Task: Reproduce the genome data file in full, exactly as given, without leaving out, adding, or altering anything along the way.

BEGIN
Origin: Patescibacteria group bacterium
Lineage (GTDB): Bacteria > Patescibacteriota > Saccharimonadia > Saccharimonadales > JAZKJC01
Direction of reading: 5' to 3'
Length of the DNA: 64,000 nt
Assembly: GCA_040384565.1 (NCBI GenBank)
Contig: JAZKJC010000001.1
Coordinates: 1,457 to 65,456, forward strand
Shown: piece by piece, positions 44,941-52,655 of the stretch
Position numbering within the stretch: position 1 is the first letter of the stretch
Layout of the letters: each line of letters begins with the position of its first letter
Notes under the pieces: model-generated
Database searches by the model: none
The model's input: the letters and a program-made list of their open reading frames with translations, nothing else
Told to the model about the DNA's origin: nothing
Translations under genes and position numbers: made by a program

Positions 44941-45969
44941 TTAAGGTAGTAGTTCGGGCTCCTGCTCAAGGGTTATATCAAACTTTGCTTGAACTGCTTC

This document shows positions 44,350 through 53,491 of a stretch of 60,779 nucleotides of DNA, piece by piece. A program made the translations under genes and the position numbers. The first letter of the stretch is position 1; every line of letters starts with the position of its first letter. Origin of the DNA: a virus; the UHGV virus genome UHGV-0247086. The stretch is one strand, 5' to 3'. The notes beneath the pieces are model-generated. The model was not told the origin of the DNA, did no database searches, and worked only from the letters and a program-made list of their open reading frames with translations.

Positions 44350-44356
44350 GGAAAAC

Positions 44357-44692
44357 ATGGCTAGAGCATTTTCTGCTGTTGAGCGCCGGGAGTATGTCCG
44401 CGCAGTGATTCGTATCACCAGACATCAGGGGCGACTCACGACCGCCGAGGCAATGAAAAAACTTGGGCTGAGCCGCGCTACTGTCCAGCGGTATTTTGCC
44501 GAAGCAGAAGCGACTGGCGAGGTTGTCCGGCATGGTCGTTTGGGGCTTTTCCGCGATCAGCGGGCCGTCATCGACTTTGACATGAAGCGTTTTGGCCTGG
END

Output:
Origin: Patescibacteria group bacterium
Lineage (GTDB): Bacteria > Patescibacteriota > Saccharimonadia > Saccharimonadales > JAZKJC01
Direction of reading: 5' to 3'
Length of the DNA: 64,000 nt
Assembly: GCA_040384565.1 (NCBI GenBank)
Contig: JAZKJC010000001.1
Coordinates: 1,457 to 65,456, forward strand
Shown: piece by piece, positions 44,941-52,655 of the stretch
Position numbering within the stretch: position 1 is the first letter of the stretch
Layout of the letters: each line of letters begins with the position of its first letter
Notes under the pieces: model-generated
Database searches by the model: none
The model's input: the letters and a program-made list of their open reading frames with translations, nothing else
Told to the model about the DNA's origin: nothing
Translations under genes and position numbers: made by a program

Positions 44941-45969
44941 TTAAGGTAGTAGTTCGGGCTCCTGCTCAAGGGTTATATCAAACTTTGCTTGAACTGCTTC

This document shows positions 44,350 through 53,491 of a stretch of 60,779 nucleotides of DNA, piece by piece. A program made the translations under genes and the position numbers. The first letter of the stretch is position 1; every line of letters starts with the position of its first letter. Origin of the DNA: a virus; the UHGV virus genome UHGV-0247086. The stretch is one strand, 5' to 3'. The notes beneath the pieces are model-generated. The model was not told the origin of the DNA, did no database searches, and worked only from the letters and a program-made list of their open reading frames with translations.

Positions 44350-44356
44350 GGAAAAC

Positions 44357-44692
44357 ATGGCTAGAGCATTTTCTGCTGTTGAGCGCCGGGAGTATGTCCG
44401 CGCAGTGATTCGTATCACCAGACATCAGGGGCGACTCACGACCGCCGAGGCAATGAAAAAACTTGGGCTGAGCCGCGCTACTGTCCAGCGGTATTTTGCC
44501 GAAGCAGAAGCGACTGGCGAGGTTGTCCGGCATGGTCGTTTGGGGCTTTTCCGCGATCAGCGGGCCGTCATCGACTTTGACATGAAGCGTTTTGGCCTGG